Jordan Spieth won The Open Championship at Royal Birkdale on Sunday, overcoming an ugly front-nine and a near-disaster on No. 13 to beat Matt Kuchar to win his third golf major.
At age 23, Spieth is the youngest American to ever win The Open. He also joins Jack Nicklaus at the only two golfers to win three legs of golf’s grand slam before the age of 24.
Spieth struggled early on as he bogeyed three of the first four holes and shot 3-over on the front nine. He and Kuchar were seemingly stuck in a match-play scenario as they stayed tied for most of the round.
But then disaster struck Spieth on No. 13 and it looked like it was the 2016 Masters all over again. After cruising through the first three rounds, it looked like Spieth was going to blow another major.
Spieth’s tee shot on 13 went way right and he knew it was in big trouble right away. The ball was so far off line that the cameras lost track of it. Even the fans seemingly ran to the wrong spot.
NBC announcers estimated that Spieth’s ball ended up 100 yards right of the fairway and on the backside of a large ridge.
Spieth could only see the hole from the top of the ridge.
Spieth eventually decided to move his ball back to a practice area for a drop. However, now he was dealing with trucks and other obstacles.
At one point it looked like they even decided that true line was somewhere in between trucks.
One option was to return to the tee and re-hit his tee shot. But Spieth never seemed to serious weigh that option. Instead, he was going to take advantage of the nice lie he could find on the practice area.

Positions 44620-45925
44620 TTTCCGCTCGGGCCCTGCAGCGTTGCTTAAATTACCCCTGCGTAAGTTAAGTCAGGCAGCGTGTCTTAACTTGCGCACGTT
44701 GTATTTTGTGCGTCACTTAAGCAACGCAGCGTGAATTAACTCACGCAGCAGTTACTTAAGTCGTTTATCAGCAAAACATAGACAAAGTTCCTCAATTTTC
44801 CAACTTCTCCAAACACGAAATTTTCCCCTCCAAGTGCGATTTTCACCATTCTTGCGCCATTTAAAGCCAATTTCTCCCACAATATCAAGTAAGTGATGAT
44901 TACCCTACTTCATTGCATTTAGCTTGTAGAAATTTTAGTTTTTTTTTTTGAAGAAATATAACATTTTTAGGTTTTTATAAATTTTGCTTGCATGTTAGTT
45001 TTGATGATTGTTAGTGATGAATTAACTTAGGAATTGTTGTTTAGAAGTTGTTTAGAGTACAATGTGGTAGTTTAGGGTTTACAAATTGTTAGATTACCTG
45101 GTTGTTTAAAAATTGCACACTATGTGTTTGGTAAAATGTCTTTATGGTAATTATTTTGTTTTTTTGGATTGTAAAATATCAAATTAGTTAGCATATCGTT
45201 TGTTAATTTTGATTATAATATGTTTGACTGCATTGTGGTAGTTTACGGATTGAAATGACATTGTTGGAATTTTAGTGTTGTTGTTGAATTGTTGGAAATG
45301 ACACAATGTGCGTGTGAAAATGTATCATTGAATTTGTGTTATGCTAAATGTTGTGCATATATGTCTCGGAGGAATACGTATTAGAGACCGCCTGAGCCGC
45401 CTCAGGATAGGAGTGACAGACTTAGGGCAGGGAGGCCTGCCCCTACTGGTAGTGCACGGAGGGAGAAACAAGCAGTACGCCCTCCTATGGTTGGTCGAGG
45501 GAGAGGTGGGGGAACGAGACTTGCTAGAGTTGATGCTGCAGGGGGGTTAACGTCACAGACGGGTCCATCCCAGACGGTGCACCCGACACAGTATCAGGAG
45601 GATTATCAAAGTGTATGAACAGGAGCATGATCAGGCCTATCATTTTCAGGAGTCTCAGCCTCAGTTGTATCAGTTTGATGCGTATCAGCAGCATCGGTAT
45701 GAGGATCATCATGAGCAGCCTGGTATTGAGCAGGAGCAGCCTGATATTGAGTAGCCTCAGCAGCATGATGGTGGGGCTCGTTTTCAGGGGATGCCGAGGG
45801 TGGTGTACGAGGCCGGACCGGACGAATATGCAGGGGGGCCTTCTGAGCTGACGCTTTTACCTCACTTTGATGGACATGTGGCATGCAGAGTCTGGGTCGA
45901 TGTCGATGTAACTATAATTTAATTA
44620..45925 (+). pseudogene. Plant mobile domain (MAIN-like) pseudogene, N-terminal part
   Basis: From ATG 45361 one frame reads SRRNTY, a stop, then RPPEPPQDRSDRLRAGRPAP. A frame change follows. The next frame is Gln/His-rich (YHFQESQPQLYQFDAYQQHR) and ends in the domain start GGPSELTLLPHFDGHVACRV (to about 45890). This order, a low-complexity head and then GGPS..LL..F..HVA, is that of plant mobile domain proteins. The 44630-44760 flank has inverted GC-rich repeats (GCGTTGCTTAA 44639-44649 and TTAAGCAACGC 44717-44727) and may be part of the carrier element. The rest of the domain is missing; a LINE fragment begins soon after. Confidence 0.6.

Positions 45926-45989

Here is a look at exactly where Spieth was going to attempt his next shot after taking the unplayable lie.
Meanwhile, Kuchar would go 21 minutes in between shots.
So Kuchar did what the rest of us were doing: he took a knee and watched the scene unfold on a television, using a giant monitor behind the group.
Spieth eventually dropped and took his shot.
The shot appeared to come off the club to the right and Spieth was not happy. However, Spieth caught a break and the ball landed in the short rough, leaving him a short chip and a chance to at least save bogey.
When Spieth finally arrived at the green, his first move was to offer an apology fist-bump to Kuchar who seemed to be taking everything in stride and maybe even with some amusement.
Spieth would make his bogey putt.
While it could have been a lot worse for Spieth, he did surrender the lead for the first time all tournament as he fell one stroke behind Kuchar.
It was also easy to wonder how Spieth would react to the 13th hole as he has shown in the past that he can get frustrated and fall apart mentally at times. Instead Spieth showed that he wasn’t going to fall apart this time.
On the very next hole, Spieth nearly aced his tee shot at the par-3 No. 14.
Spieth would go on to birdie that hole. He also had an advantage moving forward as he had played the final four holes at 4-under in the first three rounds and Kuchar was 1-over on those holes.
And Spieth wasn’t done as he sunk a long eagle putt on No. 15.
Spieth then sank another long birdie putt on 16 to push his score to 11-under.
After Spieth fell behind by one stroke on 13, he took a two-stroke lead three holes later by going birdie-eagle-birdie. For good measure, Spieth added another birdie on No. 17, playing the final five holes at five-under, before Kuchar bogeyed No. 18 to give Spieth the three-stroke win.
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